Charlie Chappell is head of integrated media and comms planning at The Hershey Company. He’ll be speaking at the 2019 Association of National Advertisers Masters of Marketing Conference Oct. 2-5, and was recently interviewed by ANA Group Executive Vice President Bill Duggan.
BillDuggan: How does someone with brand management roots at Procter & Gamble end up being the head of media for one of the largest chocolate manufacturers in the world?
Charlie Chappell: I’ve had the privilege to work on many well-known brands and have had a pretty diverse brand management career. When Hershey came to me, they basically asked, “What’s the one thing you haven’t done that you would like to learn?” I knew instantly it was media.
It was a challenge to lead the transition from a successful but traditional approach to media, and evolve to where we are now. But I think bringing the same goals — sales, share and profit — to the approach has helped succeed in that transformation. We’ve made sure changes in media strategy are grounded in business fundamentals.
Duggan: Your role is charged with transforming Hershey’s approach to media as consumers change their media consumption habits. What have been some of the recent changes made to Hershey’s approach to media?
Chappell: The biggest change that we’re undergoing is moving to a data-driven, tech-enabled approach to buying and planning media instead of just buying mass media.
Mass media plays an important role, but it’s not all we do. It’s about knowing the platforms that consumers are going to, which are also tech/data-enabled. The challenge is that we don’t own the relationship with the consumer on the platforms because of our retail business model — but we’re getting closer.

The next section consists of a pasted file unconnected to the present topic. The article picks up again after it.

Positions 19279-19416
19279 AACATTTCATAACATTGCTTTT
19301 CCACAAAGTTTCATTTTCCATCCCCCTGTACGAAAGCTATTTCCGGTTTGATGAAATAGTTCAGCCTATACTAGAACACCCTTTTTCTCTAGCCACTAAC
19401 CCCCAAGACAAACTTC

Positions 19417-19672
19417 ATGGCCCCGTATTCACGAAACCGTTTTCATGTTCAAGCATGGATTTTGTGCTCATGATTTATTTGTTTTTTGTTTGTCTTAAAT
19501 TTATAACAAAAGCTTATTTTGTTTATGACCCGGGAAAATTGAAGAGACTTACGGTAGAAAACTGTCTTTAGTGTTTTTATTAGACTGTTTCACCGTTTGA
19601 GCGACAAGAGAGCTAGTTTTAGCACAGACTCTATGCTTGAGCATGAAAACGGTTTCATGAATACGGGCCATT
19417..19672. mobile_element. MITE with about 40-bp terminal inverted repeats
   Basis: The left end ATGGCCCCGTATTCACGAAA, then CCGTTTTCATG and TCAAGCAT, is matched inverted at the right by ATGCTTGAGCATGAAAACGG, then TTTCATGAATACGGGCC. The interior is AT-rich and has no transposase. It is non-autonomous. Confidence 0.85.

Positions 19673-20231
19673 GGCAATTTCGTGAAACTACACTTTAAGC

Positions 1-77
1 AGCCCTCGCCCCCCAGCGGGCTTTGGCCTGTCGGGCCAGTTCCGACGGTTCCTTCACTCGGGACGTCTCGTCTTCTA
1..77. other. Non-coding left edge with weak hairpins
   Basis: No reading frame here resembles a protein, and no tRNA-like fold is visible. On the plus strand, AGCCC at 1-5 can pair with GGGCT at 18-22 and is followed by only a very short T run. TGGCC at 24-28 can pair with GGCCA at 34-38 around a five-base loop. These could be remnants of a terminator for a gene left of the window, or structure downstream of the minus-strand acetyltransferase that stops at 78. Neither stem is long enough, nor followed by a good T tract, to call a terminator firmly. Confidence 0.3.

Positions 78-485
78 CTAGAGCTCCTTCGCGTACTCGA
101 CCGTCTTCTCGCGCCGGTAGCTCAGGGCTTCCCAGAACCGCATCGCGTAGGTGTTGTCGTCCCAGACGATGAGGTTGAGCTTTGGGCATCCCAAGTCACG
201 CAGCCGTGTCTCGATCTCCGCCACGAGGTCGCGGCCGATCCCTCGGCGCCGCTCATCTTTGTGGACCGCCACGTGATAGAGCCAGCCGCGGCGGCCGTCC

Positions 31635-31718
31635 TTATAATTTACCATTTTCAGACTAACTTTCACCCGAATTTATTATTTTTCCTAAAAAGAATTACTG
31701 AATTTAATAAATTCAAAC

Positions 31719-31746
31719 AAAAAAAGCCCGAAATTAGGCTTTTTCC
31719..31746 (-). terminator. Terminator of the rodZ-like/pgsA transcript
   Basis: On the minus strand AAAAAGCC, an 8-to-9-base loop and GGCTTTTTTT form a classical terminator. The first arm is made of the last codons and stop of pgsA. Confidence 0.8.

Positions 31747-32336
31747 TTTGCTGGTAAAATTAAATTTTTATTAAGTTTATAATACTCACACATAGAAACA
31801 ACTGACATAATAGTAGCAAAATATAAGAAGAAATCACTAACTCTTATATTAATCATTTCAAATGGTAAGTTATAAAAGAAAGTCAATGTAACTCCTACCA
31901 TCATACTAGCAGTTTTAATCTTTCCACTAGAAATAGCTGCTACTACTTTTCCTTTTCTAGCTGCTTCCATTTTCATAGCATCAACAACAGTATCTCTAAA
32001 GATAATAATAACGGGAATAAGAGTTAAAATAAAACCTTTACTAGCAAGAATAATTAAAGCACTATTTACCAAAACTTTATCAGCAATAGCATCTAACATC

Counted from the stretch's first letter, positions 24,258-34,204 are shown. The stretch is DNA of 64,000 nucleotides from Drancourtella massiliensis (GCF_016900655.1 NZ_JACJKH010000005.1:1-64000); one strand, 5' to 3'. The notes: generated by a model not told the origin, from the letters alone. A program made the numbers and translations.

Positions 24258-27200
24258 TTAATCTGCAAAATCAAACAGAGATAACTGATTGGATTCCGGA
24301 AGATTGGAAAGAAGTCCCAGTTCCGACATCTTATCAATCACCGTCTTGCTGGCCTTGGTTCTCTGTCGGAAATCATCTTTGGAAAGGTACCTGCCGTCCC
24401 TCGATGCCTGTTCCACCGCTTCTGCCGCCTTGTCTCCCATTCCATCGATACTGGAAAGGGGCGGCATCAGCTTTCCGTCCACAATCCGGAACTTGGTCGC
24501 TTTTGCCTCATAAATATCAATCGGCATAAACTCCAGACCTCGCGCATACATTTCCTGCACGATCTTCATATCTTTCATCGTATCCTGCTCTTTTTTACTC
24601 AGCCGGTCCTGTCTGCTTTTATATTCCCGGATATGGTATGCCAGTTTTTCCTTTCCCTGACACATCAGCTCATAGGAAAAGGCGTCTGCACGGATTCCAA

Duggan: It’s interesting that many traditional retailers also have media-related offerings. What are the opportunities and challenges when working with retailers as media companies?
Chappell: More and more retailers are acting as publishers. Their media teams are approaching manufacturers about advertising. What they lose sight of is that as advertisers, manufacturers have choices. The outside media environment is highly competitive.
These retail media teams are not only competing against Facebook and Google, they are often competing against other media teams from their own company.
So you need a lot of communication between manufacturers and retailers, including all media teams and merchandise teams, in tandem with retail planning in its most traditional sense. That way retailers can better understand the overall holistic impact of the manufacturer’s investment. The key is to obtain a truer picture of how you can leverage the broader business for the greater good.
Duggan: What has been Hershey’s experience with OTT/connected TV?
Chappell: We’re excited about the opportunity in OTT and connected TV, but we’re finding the biggest challenge is navigating this complex ecosystem. Its complexity is evident in that we can’t even decide what to call it.
We call it streaming TV. And that’s TV-like content not delivered by cable or satellite. This helps our brands understand where it fits in our total media mix. But we anticipate that the total media landscape will change over the next one to two years, and we’ll be watching.
Duggan: Pick one: in-house agencies, influencers, data. What is Hershey doing that’s new?
Chappell: I would say data. We’ve recently added a role to build a consistent audience from platform to platform. For example, brands had to make choices because their audience on Facebook may have been different than their audience on YouTube because the people building the audiences were different.
We’ve bridged that gap in a new way by bringing on a data scientist with a background in ad tech to solve a modern and evolving challenge – so it’s really different from the days of just buying mass media.